Interview – Stephen McGlinchey

As part of a series of interviews on Broadening Engagements with International Affairs, The ISA’s Jamie J. Hagen interviewed E-IR’s Editor-in-Chief, Stephen McGlinchey. In addition to his work with E-IR, Stephen is Senior Lecturer and Programme Leader of Politics and International Relations at the University of the West of England, Bristol. His most recent books are International Relations (2017), International Relations Theory (2017) and US Arms Policies Towards the Shah’s Iran (2014). An excerpt of the interview is published below. The full interview is available on the International Studies Association website, here.

How does E-IR relate to more traditional platforms for engaging readers with scholarly ideas? 

In our opinion, we complement all those traditional platforms – adding something while taking nothing away. So, we do not see ourselves as revolutionary. We think there should be a quality open access venue for authors, and therefore we offer one. Further, we think that open access should be fully open and done at no cost to anyone – including authors. If you want to read something, it should be point and click. Anything else is a barrier. If you want to submit your work for publication, we believe that you should be able to do so with no surprises or publication charges.

Typically, authors come to us as part of a wider publication strategy. Most of our authors regularly submit their work to journals and see publishing with E-IR as a way to present their scholarship in a different format. The audience you can reach via our platform is many orders of magnitude higher than any other in the field, and this is most attractive. When it comes to books, many of those who have authored, or contributed to, a book published by E-IR have had an experience where a prior book they published was not read as widely as they had hoped. This might have been due to the high price publishers often place on monographs/edited collections or that publishers rarely promote scholarly works much. So, those authors typically choose us a place where they can take some of their projects, some of the time, when they feel they have something that might sit well to a wider audience. And, this brings me back to my original point that we seek to complement traditional publishing and give authors (and readers) another option.

What has been some of the most popular content at E-IR?

Without doubt our most popular content has been our two textbooks, which were both released in 2017. The books were developed as part of our drive to create a ‘student portal’ which would be a one stop shop to get students apprised of the foundational elements of International Relations. The books form the basis of that project, and they sit alongside multimedia and other text-based resources that supplement them in a special section of the website. Together, the two books have been downloaded almost 200,000 times – which is a breath-taking statistic and a testament to the quality of the books and the efforts of all those involved. It is also rewarding to see that so many of those downloads were from developing countries, where often the price of a single textbook is too high. So, we’re delighted that our open access mission seems to be working in that sense. Saying that, textbooks are a new endeavour for us, and the other areas of the website (such as our daily mix of articles, reviews and blogs) continue to be very popular.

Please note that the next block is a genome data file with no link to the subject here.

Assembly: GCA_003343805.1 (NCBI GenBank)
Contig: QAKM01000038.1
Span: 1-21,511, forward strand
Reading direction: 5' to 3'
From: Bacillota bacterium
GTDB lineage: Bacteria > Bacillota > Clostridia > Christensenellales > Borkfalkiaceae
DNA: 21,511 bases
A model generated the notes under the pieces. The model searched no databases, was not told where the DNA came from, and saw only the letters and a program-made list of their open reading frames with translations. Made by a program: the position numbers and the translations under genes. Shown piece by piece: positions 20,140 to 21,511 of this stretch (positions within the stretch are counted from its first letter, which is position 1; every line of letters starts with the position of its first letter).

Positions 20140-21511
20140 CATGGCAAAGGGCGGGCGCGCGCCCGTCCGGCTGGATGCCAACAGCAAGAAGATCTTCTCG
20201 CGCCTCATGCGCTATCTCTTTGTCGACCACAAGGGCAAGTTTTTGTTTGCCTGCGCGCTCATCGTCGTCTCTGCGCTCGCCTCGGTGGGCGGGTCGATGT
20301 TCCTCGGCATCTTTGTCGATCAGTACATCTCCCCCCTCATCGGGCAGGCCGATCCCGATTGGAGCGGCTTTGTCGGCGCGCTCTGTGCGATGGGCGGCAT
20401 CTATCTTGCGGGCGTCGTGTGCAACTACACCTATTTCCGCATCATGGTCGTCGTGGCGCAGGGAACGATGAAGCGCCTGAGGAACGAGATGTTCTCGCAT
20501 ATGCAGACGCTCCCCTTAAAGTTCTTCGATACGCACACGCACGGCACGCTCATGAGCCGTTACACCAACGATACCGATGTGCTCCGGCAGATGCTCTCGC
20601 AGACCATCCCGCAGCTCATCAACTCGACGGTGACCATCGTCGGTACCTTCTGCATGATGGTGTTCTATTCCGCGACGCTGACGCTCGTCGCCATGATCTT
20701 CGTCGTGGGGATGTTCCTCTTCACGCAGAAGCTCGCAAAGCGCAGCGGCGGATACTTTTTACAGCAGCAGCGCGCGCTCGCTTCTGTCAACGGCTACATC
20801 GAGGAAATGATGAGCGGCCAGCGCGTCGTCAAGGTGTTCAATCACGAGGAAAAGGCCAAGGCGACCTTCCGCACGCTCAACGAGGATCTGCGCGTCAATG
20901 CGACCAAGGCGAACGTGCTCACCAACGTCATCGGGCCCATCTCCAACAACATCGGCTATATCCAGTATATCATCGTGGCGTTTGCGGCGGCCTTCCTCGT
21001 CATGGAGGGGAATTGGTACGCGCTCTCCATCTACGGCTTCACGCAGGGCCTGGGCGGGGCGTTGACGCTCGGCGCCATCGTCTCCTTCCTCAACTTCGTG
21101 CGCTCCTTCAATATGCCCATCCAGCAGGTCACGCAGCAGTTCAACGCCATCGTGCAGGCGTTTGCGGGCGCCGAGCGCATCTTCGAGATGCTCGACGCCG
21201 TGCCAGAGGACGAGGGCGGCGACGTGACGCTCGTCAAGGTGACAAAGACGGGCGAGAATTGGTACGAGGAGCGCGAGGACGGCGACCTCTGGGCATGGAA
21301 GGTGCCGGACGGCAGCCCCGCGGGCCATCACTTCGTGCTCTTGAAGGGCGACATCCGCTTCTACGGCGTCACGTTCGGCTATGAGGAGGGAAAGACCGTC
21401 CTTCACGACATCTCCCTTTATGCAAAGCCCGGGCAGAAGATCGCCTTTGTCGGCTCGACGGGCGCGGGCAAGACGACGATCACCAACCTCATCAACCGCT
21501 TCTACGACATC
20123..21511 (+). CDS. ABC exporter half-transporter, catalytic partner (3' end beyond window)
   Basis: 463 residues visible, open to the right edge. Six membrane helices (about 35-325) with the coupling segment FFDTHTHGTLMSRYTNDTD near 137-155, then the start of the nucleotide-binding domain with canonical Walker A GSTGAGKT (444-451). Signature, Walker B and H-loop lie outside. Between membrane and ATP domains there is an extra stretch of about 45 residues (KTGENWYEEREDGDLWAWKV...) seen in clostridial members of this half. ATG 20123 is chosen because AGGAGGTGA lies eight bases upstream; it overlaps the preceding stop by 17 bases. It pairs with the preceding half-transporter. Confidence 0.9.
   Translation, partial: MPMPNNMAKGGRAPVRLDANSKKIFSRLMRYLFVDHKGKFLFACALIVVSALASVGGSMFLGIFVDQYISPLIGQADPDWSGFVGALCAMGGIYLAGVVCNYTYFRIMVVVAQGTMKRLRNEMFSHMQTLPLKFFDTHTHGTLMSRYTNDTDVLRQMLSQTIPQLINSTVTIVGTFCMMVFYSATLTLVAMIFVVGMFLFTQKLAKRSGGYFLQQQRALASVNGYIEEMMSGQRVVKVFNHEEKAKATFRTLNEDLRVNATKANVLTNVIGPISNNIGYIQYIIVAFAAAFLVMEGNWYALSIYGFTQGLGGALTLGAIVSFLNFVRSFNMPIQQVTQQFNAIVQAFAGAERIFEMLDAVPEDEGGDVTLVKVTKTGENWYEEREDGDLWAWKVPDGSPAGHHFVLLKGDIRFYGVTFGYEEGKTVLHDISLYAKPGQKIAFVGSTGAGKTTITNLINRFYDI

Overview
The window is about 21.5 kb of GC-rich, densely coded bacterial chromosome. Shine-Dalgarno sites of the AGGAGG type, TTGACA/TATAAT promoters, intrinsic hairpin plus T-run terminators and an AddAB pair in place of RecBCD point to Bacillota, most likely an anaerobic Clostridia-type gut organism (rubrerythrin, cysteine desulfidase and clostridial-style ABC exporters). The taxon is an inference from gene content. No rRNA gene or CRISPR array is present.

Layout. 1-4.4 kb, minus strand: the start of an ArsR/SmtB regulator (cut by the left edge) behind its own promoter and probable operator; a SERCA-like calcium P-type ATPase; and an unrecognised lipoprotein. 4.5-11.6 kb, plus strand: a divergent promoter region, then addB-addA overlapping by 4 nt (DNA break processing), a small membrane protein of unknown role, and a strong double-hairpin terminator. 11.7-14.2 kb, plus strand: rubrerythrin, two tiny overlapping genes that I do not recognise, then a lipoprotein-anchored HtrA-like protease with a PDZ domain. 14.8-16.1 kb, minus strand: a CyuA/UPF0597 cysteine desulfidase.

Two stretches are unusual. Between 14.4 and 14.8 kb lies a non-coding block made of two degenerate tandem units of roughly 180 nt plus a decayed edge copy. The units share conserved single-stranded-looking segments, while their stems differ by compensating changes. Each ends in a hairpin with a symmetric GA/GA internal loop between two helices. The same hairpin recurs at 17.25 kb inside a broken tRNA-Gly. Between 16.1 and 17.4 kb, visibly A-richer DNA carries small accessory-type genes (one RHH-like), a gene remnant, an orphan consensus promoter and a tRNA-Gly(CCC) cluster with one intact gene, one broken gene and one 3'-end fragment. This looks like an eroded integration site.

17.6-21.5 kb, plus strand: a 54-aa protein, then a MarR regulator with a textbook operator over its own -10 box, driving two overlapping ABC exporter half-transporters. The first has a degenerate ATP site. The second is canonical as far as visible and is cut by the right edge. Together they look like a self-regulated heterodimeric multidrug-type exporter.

Worthy of mention here also is our interview series. Here, we have not just been interviewing major figures in the field, but we have also sought out emerging scholars from a wide variety of backgrounds and areas – some whom are still doing their PhDs. A big part of why we do this is that we want to be a platform for each new wave of scholars. So, many younger academics get their first major exposure via E-IR and in return we are able to get to know them a little bit and to see where the leading edges and emerging trends are forming in the discipline.

How can folks contribute/participate if they’re interested in being a part of E-IR?

There are, at any one time, around 100 volunteer editors who invest their time in one or more of our projects, and they come from all over the world. Most of our editors are working towards a master’s or PhD degree and spend a bit of their time doing various editorial tasks with us, primarily to broaden their skill sets and meet new people. We have an open recruitment process for anyone who would like to volunteer. The result, I think, is that the more E-IR volunteers give of themselves, the more they take away from the experience. It’s a place where people with a bit of initiative and drive really thrive.

Is there anything else you’d like to add about why you’re excited about E-IR?

Over the 11+ years we have been online we have always worked hard to remain true to our core mission – to be the best online resource for students and scholars of international politics. This is a hard balancing act for an all-volunteer mission like ours. We don’t have any institutional or corporate sponsorship – so everything we do has to be thought through carefully so we are able to deliver it within our modest means. This means there are some things we have been unable to do, such as produce audio and video content, which are too expensive for us (in terms of time and resources) to do to a high standard.

But, by remaining focused on the bread and butter of scholarship – text-based material ­– we are always excited about what we can do in that realm. In 2019 we will have hundreds of new articles to share with the world, many of those will be from emerging scholars, and we will have another bunch of edited collections and monographs coming out. Providing an open access platform for that material, and those authors, continues to excite us and engage our readers.

Further Reading on E-International Relations

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